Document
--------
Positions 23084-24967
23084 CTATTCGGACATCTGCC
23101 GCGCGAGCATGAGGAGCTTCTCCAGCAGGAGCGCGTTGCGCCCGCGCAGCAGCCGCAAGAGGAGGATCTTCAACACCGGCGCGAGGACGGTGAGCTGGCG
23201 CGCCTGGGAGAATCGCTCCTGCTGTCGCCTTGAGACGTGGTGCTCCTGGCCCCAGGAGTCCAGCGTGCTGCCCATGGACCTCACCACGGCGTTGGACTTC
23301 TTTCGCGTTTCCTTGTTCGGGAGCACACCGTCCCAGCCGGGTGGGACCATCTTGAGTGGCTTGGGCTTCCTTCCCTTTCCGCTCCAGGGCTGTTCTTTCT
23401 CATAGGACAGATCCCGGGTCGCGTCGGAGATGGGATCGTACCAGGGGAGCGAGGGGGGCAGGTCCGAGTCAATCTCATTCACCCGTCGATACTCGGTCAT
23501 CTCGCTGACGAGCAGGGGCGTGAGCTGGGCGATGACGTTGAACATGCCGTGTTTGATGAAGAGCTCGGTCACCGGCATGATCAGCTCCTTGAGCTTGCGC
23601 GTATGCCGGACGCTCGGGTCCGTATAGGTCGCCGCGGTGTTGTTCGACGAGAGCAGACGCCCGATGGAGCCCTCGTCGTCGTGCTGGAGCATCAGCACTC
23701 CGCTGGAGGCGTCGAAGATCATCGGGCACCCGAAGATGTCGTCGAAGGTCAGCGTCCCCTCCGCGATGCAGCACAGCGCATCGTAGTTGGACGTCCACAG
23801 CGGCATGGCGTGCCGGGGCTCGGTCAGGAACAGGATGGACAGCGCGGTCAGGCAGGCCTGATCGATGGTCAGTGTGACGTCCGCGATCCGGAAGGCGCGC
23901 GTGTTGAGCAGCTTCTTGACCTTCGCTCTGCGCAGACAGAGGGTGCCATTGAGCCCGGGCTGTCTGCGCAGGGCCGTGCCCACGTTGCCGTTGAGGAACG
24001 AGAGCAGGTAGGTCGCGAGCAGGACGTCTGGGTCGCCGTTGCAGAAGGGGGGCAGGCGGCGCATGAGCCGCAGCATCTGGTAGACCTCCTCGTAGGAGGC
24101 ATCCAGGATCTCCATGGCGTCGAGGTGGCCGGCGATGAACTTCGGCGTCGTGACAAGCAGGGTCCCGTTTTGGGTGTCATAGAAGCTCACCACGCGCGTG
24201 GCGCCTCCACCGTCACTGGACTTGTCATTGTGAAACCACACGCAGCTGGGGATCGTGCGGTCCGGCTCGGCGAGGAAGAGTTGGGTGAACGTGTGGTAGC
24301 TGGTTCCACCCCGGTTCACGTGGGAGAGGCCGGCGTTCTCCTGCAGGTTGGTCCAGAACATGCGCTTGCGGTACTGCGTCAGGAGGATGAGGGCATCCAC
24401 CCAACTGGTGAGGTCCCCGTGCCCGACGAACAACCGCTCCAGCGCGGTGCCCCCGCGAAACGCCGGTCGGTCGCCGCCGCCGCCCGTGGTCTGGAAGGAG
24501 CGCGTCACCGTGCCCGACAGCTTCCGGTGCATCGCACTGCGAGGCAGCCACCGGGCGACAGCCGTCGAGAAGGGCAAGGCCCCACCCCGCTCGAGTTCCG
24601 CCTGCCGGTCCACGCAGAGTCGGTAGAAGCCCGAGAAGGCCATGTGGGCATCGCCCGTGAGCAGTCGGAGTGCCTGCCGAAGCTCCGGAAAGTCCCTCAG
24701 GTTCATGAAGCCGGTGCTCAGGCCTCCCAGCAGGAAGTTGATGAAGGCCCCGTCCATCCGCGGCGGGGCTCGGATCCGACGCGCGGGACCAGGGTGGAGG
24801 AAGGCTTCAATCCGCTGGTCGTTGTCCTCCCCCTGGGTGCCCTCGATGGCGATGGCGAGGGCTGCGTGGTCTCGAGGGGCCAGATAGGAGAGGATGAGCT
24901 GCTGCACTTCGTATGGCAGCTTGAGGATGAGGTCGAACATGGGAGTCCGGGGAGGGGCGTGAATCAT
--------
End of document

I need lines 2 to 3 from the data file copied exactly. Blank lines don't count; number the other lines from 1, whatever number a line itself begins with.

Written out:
23084 CTATTCGGACATCTGCC
23101 GCGCGAGCATGAGGAGCTTCTCCAGCAGGAGCGCGTTGCGCCCGCGCAGCAGCCGCAAGAGGAGGATCTTCAACACCGGCGCGAGGACGGTGAGCTGGCG